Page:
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The CIO as peacekeeper

Divina Paredes | Aug. 30, 2013
In the next six months, John Holley will be taking time off from being an ICT executive to work in an area where few, if any, CIOs venture.

"My IT and strategic planning background comes from my military training. What the Army taught me about strategic and operational planning, I apply to IT, not the other way around.

As to what he will be able to achieve, Holley says he has spoken to some people who have completed similar assignments. "There is a strong sense of personal satisfaction when you have gone out to do the stuff. It may just be a small contribution but it all adds up to making the world a better place," he says.

"Often, we spend so much time stuck on the business. This will allow me to step back and reflect.

"There is a lot to be learned when you are doing a lot of planning where people's lives matter.

"If someone's life is really at risk, and I have been in those situations when you know people can die, it is no longer an academic exercise, or something for the business.

"If we get this wrong, we put people's lives at risk and that is a significant responsibility. It is not about [saving] a few dollars here and there."

He believes other CIOs can benefit from a similar experience. "Some sort of sabbatical, moving sideways from your normal role or into a different organisation or culture adds real context and strength to your job," he says, especially for CIOs who work on a lot of innovation and organisation change.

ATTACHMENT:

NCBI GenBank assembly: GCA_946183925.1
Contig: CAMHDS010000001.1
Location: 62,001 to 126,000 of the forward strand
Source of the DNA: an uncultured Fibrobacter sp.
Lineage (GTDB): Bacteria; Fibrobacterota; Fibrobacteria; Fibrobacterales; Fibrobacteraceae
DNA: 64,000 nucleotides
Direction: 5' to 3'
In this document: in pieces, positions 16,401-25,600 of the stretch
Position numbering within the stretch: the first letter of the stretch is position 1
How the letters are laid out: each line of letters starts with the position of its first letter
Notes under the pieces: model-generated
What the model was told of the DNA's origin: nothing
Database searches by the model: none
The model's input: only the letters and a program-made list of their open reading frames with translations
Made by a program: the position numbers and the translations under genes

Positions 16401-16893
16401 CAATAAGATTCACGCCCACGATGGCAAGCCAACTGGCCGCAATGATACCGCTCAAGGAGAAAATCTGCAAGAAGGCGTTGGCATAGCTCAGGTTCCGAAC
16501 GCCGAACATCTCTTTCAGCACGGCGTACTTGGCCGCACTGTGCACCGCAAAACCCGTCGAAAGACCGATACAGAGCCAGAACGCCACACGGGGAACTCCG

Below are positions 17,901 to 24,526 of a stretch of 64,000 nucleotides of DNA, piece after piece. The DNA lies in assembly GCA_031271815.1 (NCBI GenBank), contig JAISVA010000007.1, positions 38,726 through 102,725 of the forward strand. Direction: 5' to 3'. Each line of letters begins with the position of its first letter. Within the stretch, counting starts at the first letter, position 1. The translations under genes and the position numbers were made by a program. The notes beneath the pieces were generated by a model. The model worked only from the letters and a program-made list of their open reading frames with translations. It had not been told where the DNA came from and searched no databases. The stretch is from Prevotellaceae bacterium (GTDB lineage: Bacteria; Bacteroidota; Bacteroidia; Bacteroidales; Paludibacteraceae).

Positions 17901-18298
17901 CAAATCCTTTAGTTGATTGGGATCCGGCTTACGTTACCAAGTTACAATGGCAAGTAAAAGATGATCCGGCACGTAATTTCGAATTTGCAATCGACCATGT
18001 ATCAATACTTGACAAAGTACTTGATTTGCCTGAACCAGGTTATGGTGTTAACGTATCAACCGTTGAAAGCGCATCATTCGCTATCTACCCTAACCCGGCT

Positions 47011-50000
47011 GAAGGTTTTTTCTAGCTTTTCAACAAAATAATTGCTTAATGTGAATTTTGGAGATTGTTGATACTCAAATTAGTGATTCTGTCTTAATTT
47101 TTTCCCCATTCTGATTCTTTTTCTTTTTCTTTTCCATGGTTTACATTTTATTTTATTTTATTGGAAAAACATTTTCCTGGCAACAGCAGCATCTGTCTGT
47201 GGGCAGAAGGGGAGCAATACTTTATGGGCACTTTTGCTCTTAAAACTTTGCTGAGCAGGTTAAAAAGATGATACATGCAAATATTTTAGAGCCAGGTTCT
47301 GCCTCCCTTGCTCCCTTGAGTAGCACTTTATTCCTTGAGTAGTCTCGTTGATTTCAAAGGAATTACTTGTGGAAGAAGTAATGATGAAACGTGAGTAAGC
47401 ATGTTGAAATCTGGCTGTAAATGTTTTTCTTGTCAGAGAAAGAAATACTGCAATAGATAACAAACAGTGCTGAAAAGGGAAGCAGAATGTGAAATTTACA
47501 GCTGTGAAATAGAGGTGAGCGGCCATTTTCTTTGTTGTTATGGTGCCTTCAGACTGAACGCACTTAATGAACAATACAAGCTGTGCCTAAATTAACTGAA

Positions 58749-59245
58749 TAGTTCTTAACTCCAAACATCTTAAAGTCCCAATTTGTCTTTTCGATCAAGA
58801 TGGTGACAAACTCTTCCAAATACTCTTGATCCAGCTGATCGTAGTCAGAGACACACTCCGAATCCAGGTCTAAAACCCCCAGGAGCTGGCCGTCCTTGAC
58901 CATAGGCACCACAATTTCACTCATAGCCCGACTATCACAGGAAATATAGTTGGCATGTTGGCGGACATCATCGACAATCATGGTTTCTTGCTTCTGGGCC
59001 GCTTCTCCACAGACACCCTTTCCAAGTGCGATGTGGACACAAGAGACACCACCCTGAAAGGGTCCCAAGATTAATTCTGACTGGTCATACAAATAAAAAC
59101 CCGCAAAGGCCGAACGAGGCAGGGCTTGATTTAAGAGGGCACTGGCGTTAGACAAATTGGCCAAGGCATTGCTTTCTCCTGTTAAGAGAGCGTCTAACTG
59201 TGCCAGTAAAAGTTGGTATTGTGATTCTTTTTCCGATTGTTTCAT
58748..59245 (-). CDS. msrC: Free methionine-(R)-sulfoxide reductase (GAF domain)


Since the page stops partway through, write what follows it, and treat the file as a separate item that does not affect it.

"CIOs can work for a period of time in a sister organisation in the company, do some volunteer service abroad," says Holley. He says he has friends who have taken three months leave of absence to help build schools in Cambodia.

"It is all about enriching you as a person because the technical side is quite easy; the leadership and how you engage with other people... that is the challenge.

"That is an experience I can apply when I come back to my CIO role," he says. "This is about sideways, picking up on other skills, which is often why you have senior managers taking a sabbatical or work in a different area."

At the time of the interview, Holley was finishing pre-deployment training and taking on the inoculation shots for diseases such as typhoid, cholera and rabies.

"To be honest it would be nice for the next six months not to be doing any IT strategy work," he says, smiling.

The upside of the job? "You are helping grow a country and that is a pretty cool thing to do."


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